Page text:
Part 1 contains 30 variables detailing information on the study participants, including demographic variables and variables related to offense history, individual functioning, child maltreatment, receipt of child welfare services, and family environment. Specifically, demographic variables include the participant's month and year of birth, sex, race, and ethnicity. Offense history variables include the youth's age at first arrest, age at first placement with OCFS, the number of arrest charges brought against the youth in the 12 months prior to his/her OCFS placement, and a series of dichotomous variables capturing prior arrest for violent crime, prior arrest for weapons-related charges, evidence of involvement in gang activity, and prior out-of-home placement for juvenile justice reasons. Individual functioning variables include whether the participant had abused marijuana, alcohol, or hard drugs prior to entering state custody, a four-point scale measuring overall substance abuse, and whether the participant had substantial mental health needs. Child maltreatment variables include whether the youth were ever physically or sexually abused by a parent, family or household member, or other adult prior to OCFS placement, and two dichotomous indicators of prior abuse, namely physical abuse and sexual abuse, compiled by aggregating items across identified perpetrators. Receipt of child welfare services variables include whether the participant had ever received child welfare services or foster care services. Finally, family environment variables include whether a parent or household member was known or suspected to be involved in criminal activity, alcohol abuse, or substance abuse.
Part 2 includes 22 variables derived from child protective services (CPS) reports linked to a study participant, including variables relating to the participant's involvement, type of alleged maltreatment, investigation outcome, and outcome variables reflecting participants' involvement in various types of maltreatment allegations. Specifically, variables relating to a participant's involvement in the report include the participant's role and relationship to the maltreated child. Variables measuring type of alleged maltreatment include allegations of medical neglect, general neglect, physical abuse, sexual abuse, psychological abuse, or other type of abuse. Variables relating to investigation outcome include whether the participant was ever confirmed a perpetrator of child maltreatment during the study time period and the total number of confirmed cases of child maltreatment. Finally, outcome variables reflect the participants' confirmed involvement in medical neglect, general neglect, physical abuse, sexual abuse, psychological abuse, or other type of abuse.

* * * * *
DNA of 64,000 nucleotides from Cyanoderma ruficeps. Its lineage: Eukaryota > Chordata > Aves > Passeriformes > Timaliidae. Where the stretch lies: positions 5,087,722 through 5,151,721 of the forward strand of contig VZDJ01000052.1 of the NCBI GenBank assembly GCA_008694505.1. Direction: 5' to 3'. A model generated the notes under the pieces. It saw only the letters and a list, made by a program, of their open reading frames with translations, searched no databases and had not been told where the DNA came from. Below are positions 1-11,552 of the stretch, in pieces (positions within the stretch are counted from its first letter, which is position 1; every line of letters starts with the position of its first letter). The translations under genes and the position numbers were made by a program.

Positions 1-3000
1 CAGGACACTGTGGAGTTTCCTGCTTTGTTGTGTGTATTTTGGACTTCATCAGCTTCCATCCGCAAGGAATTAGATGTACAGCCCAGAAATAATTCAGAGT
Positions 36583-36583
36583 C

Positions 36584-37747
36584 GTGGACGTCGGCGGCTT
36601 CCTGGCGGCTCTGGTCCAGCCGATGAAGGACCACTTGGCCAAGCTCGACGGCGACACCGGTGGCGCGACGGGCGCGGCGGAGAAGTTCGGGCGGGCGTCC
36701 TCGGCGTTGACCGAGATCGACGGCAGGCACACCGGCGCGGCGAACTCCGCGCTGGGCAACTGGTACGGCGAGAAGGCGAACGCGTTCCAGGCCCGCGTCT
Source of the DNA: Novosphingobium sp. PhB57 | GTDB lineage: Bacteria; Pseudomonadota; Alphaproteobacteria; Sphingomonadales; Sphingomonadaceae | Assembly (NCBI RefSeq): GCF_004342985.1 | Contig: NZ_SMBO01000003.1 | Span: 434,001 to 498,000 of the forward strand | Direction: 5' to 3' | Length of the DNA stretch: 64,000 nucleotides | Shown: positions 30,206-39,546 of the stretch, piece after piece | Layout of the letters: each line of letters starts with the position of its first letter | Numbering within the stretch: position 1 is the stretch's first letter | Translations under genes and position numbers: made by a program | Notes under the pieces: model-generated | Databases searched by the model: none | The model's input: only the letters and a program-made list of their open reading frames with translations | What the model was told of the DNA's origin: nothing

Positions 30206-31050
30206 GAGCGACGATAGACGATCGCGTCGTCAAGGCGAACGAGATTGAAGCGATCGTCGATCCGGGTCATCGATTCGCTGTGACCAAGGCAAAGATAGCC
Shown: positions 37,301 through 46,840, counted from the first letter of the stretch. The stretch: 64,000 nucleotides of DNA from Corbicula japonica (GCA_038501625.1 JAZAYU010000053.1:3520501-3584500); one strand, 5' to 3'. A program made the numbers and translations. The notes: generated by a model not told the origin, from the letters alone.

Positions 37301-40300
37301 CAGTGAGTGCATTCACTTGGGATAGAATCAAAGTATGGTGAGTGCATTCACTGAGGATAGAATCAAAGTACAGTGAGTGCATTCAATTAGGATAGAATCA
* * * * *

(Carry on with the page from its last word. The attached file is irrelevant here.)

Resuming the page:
Finally, Part 3 of the study contains 147 variables derived from specific adult arrest events associated with the participants, including arrest-specific variables, case outcome variables, and criminal history variables. Arrest-specific variables include the age of the participant at the time of arrest, and the type of arrest and subsequent charge. Case outcome variables include whether or not a case resulted in a conviction, the type of sentence, and the length of associated jail time. Criminal history variables include 24 variables measuring the total number of rearrests within each 6-month outcome window during the study time period, 12 variables measuring the aggregate number and type of arrests and conviction, 24 variables measuring the total number of days spent in prison within each 6-month outcome window during the study time period, and 24 variables representing proportion of time in the community within each 6-month outcome window during the study time period.
Presence of Common Scales:
To create an overall measure of susbstance abuse, items were added together to create a four-point scale: SAUSE "SELF-REPORTED SUBSTANCE USE SCALE."
Extent of Processing: ICPSR data undergo a confidentiality review and are altered when necessary to limit the risk of
disclosure. ICPSR also routinely creates ready-to-go data files along with setups in the major
statistical software formats as well as standard codebooks to accompany the data. In addition to
these procedures, ICPSR performed the following processing steps for this data collection:
Created variable labels and/or value labels.
Standardized missing values.
Checked for undocumented or out-of-range codes.